Sunday, August 26, 2012

GWT Chrome extension using version 2 manifest

Hi everyone,

A while ago I wrote a small post about how to create Chrome extension using GWT, claiming
you could use GWT to make powerful Chrome extension.
One of the comments was regarding the usage of the manifest version.
When you write a Chrome extension, you must provide with a file called manifest.json which
serves as some kind of descriptor file to your extension.
It contains all sorts of things, such as the name of the extension, description, icon, action,
javascript files involved, and so on...

One of the entries in that file is the version entry.
As for today Chrome supports the current version - 2, and also supports (for the moment)
version 1.
However, this is changing, and Google already announced that they will stop supporting version 1
in the future (see, due
to security reasons.

So I was asked whether it was possible or how is it possible to deploy the GWT extension with the
version 2 attribute in the manifest.json file.

Version 2, is stricter in terms of security than version 1. Especially when it comes to using external JavaScript files.
You can read about security concerns over here:

One of the problems I faced, was the inline scripting I had (JavaScript showing inside the HTML).
That problem came not only on my "Hosting" HTML file, but also on the compiled outputs of GWT,
where HTML file which was needed was created and contained JavaScript code.
When that happened, I couldn't execute the extension on Chrome using version 2 in the manifest.json file.

I wrote in response to a comment someone left regarding this problem, that in case Google would have a way to separate JavaScript files from HTML, then problems would be solved.
Back then, I didn't see such options for the GWT compiler.

However, after doing some more searching, I found out that it does exist (!).
And so by adding a simple line in the .gwt.xml file of the application, you can compile all
your GWT application output into a single JavaScript file. Meaning - no HTML files containing
inline JavaScripts.

The line one needs to add is:
<add-linker name="sso" />

I added it to my Quickpik.gwt.xml file, and so when you run the GWT compiler, you get at the end
one JavaScript file containing the entire code of your app. Awesome!

You can access the entire code on Github and download it from there:

You can simply click on the "Downloads" on the right hand of the screen, in order to download
the repository as a ZIP file.

In case you're a GIT user, my suggestion is that you just clone the repository. It's really small.
Simply open your GIT shell and type:
git clone

The extension is already ready to be used in Chrome, and you can deploy it by opening Chrome's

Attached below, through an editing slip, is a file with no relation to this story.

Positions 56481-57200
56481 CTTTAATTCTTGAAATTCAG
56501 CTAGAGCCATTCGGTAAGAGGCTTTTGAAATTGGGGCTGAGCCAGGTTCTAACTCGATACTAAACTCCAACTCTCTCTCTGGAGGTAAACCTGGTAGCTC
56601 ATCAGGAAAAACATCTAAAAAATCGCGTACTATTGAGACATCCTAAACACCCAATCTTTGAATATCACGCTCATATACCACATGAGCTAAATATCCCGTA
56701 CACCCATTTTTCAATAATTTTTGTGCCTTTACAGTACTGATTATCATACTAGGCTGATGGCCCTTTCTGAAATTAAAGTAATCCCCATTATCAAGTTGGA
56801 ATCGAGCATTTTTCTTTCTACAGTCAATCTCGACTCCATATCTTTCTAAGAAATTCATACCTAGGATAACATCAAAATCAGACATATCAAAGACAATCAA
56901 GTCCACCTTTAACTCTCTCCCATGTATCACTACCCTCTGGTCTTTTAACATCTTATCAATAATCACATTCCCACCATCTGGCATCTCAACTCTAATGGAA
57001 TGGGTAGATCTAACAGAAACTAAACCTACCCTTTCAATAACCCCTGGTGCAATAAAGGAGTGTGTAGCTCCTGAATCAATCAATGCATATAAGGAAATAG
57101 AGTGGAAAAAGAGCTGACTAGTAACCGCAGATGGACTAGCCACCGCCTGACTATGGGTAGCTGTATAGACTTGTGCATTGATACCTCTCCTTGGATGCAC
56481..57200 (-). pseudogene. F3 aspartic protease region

Tools -> Extensions tab, and checking the "Developer mode" box.
Afterwards, you will be able to deploy the extension by selecting the "Load unpacked extension..."
option and selecting the war directory of Quickpik.

I am hoping this is somewhat useful.
I think GWT is an absolutely great tool, and one that can be a lot of fun writing Chrome Extensions.

Until next time!


  1. Did you manage to run your application in hosted mode? I am using the Eclipse plugin and have yet to find out how to run in hosted mode.

  2. Hey! Thanks for the comment.
    You are right and I should have mentioned this issue.
    All you need is to comment the
    <add-linker name="sso" /> line in the Quickpik.gwt.xml file in order to be able to run it in dev mode.
    Thanks for the "heads-up"!


  3. Is it possible to debug the load module in hosted mode?I am using the Eclipse plugin and searching how to debug in hosted mode.

  4. Hi, I forked the project in GitHub, as you suggest. I then created an Eclipse project and configured Chrome to load the extension. It works like a charm. :-)

    However, when I inspected the code, I realize that everything is being done at client side and, therefore, GWT RPC is not being used at all. The main problems of manifest 2 are with RPC so, IMHO, still there is a way to go with this example.

    Any experience in using GWT PRC with manifest 2?


    1. Hi Adolfo,
      First of all, I'm happy to hear that you managed to make the extension work easily. That's good to hear.

      You are right, this example demonstrates client code only using GWT. That was the idea :) Of course, you are 100% right in your perspective of extending the example for server side using GWT RPC mechanism.
      I haven't done that in this example, since I try to keep things as simple as possible.
      That's the idea behind some of those posts - to give a good starting point to others.

      I suppose there shouldn't be any problem doing what you just asked.
      All the restrictions considering calls to external URLs
      should be handled in the manifest file, so it should work without any problems.

      It would be really great if you can make it work, and post your example, here or at least link to it from this post. I'm sure many people would find this resourceful & interesting to see an "end-to-end" flow.

      Thanks for your feedback and good luck!


  5. Hi Nir,

    I have been for a while trying to make it work with RPC. I have found your example online demonstrating client side and another blog demonstrating the same thing. But, I have not seem yet any post demonstrating how to pass GWT RPC.

    My case tries to go a bit further than that as I want to use GXT (extGWT) rather than GWT and do not know the added problems that I will find over GWT. Well, if I manage to solve the issue I will post in this thread some guidelines. Thanks for clarifying as I was in doubt.


  6. I forked the project in GitHub and loaded it in Chrome and it's working. But this is what I get when I try to change the project and compile your project using GWT:
    "Quickpik is not a GWT project"
    Any way to fix this issue?

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